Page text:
Third, we have seen profound technological change which is not just substituting for unskilled labour, but replacing traditional middle-income jobs too.

Two decades ago, we were right to worry that low-skilled jobs in sectors like manufacturing would go overseas. Sophisticated machine tools and software are already reducing the need for routine jobs on production lines and in offices. But the advances in robotics and artificial intelligence – 3D printers, not to mention Google’s driverless cars or Amazon’s drones – mean that intermediate skilled jobs are also being lost too, in what economists call a ‘hollowing out’ of the labour market.

Meanwhile at the top, the returns from ideas, capital and top-class qualifications are getting greater and greater. And the result has been, for most developed countries, rising income inequality on a scale not seen since before the first world war.

No developed country has escaped the impact of these global trends. All are dealing with the twin challenge of dealing with the aftermath of the financial crisis, while also trying to adapt to the relentless forces of globalisation, immigration, and technological change. But the UK has been particularly hit hard:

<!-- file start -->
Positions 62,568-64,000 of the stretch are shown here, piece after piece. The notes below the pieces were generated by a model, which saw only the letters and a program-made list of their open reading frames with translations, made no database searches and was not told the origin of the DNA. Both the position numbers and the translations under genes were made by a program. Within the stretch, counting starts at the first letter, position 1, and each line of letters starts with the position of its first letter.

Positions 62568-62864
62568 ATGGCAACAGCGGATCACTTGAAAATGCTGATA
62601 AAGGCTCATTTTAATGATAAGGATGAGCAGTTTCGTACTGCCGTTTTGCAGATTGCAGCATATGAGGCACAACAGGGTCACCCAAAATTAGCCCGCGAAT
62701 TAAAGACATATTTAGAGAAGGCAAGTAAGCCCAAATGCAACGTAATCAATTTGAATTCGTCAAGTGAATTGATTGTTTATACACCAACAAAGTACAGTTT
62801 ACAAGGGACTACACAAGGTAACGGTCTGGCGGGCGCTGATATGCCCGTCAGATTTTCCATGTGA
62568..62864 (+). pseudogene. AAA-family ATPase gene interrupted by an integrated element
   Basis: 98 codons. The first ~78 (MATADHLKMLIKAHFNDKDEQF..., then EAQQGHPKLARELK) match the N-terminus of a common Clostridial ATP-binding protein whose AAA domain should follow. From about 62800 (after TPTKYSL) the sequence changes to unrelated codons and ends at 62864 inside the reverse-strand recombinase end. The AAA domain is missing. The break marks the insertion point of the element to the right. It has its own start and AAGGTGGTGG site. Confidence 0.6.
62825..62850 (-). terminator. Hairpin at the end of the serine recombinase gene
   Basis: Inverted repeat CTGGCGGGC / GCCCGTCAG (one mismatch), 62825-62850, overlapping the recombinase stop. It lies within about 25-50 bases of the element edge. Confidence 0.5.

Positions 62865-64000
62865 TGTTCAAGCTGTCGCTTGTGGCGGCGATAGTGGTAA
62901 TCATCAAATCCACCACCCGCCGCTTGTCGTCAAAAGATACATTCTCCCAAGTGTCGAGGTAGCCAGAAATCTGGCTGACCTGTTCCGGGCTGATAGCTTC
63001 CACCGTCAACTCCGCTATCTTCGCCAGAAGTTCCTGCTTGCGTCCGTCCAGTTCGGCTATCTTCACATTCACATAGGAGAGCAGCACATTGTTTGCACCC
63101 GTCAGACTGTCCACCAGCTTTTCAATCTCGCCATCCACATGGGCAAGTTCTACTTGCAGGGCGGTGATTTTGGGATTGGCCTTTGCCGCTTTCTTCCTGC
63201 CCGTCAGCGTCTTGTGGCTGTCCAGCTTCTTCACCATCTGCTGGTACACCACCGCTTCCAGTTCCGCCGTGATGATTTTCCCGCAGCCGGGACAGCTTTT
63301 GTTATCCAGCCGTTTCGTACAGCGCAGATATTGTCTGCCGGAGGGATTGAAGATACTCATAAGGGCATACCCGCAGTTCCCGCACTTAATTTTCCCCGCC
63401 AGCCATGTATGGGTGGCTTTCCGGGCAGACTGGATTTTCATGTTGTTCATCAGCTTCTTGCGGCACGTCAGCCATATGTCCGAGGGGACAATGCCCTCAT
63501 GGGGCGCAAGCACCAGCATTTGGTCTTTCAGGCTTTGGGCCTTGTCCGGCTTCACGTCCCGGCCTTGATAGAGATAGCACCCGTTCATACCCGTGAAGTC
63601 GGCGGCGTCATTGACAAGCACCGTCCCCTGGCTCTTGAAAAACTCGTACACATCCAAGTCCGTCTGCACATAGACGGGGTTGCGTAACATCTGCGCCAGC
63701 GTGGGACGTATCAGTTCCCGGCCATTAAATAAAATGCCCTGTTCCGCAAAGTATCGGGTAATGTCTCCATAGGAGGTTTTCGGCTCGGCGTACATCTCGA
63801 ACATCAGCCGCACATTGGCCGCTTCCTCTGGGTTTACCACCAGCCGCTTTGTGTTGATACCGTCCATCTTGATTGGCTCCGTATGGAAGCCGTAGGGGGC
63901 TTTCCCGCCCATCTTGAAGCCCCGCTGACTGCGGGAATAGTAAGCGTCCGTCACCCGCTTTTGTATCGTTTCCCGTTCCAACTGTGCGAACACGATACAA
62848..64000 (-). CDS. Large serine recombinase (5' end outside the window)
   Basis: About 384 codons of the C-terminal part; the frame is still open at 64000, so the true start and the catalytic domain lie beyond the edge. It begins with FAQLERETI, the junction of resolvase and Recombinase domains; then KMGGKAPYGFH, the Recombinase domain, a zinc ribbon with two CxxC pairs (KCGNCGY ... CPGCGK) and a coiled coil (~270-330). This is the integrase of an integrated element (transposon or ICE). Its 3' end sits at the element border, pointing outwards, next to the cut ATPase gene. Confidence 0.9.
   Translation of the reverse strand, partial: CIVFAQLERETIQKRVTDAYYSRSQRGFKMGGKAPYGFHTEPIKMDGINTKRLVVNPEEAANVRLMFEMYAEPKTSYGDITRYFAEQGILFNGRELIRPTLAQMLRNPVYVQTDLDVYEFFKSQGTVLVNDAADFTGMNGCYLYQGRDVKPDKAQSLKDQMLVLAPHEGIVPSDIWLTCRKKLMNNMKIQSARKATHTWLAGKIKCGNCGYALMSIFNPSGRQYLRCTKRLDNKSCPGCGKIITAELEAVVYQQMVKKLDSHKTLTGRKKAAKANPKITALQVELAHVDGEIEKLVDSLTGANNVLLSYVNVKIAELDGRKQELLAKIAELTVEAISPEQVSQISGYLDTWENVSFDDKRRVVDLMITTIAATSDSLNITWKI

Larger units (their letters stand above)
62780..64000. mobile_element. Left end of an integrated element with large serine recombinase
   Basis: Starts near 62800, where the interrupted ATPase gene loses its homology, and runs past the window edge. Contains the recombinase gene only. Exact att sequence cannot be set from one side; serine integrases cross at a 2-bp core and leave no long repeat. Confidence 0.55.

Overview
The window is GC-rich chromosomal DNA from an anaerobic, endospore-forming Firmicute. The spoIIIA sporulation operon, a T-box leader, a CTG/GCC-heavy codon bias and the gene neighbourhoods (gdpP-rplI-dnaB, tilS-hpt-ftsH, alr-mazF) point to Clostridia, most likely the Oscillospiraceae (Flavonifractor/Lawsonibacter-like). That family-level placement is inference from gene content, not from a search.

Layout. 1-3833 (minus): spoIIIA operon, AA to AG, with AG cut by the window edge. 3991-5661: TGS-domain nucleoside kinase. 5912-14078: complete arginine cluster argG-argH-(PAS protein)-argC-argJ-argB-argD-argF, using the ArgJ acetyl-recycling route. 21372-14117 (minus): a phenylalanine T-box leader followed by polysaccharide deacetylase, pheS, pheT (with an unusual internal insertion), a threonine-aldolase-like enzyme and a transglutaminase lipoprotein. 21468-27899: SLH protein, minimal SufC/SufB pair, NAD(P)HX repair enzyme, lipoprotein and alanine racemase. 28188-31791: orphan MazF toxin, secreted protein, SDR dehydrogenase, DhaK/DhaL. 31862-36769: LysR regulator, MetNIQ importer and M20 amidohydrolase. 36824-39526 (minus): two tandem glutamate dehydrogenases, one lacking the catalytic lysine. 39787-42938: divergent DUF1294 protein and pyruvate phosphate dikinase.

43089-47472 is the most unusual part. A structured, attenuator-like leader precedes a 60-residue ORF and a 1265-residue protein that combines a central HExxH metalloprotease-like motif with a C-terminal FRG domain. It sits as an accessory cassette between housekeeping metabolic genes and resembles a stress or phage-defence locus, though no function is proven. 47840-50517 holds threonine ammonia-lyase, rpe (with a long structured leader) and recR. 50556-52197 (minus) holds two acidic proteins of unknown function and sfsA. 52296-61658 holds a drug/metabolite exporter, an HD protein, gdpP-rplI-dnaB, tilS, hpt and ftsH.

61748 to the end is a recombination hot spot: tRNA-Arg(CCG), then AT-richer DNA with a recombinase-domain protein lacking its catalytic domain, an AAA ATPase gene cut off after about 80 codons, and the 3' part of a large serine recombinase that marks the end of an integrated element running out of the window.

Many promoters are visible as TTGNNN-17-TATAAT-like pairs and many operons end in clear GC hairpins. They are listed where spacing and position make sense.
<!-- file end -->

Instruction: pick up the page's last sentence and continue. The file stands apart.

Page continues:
– Britain’s financial sector – larger and more exposed to international shocks than our competitors – has experienced bigger hits to growth and to the fiscal position;

– the UK’s openness and ‘safe haven’ reputation, alongside the lack of transitional controls on EU accession states in 2004, has seen low-skilled immigration put additional pressure on our labour market;

– and while many countries have tried to increase labour market flexibility in the face of ‘hollowing out’ the UK has seen a particular shift to low-wage, part-time and often insecure employment.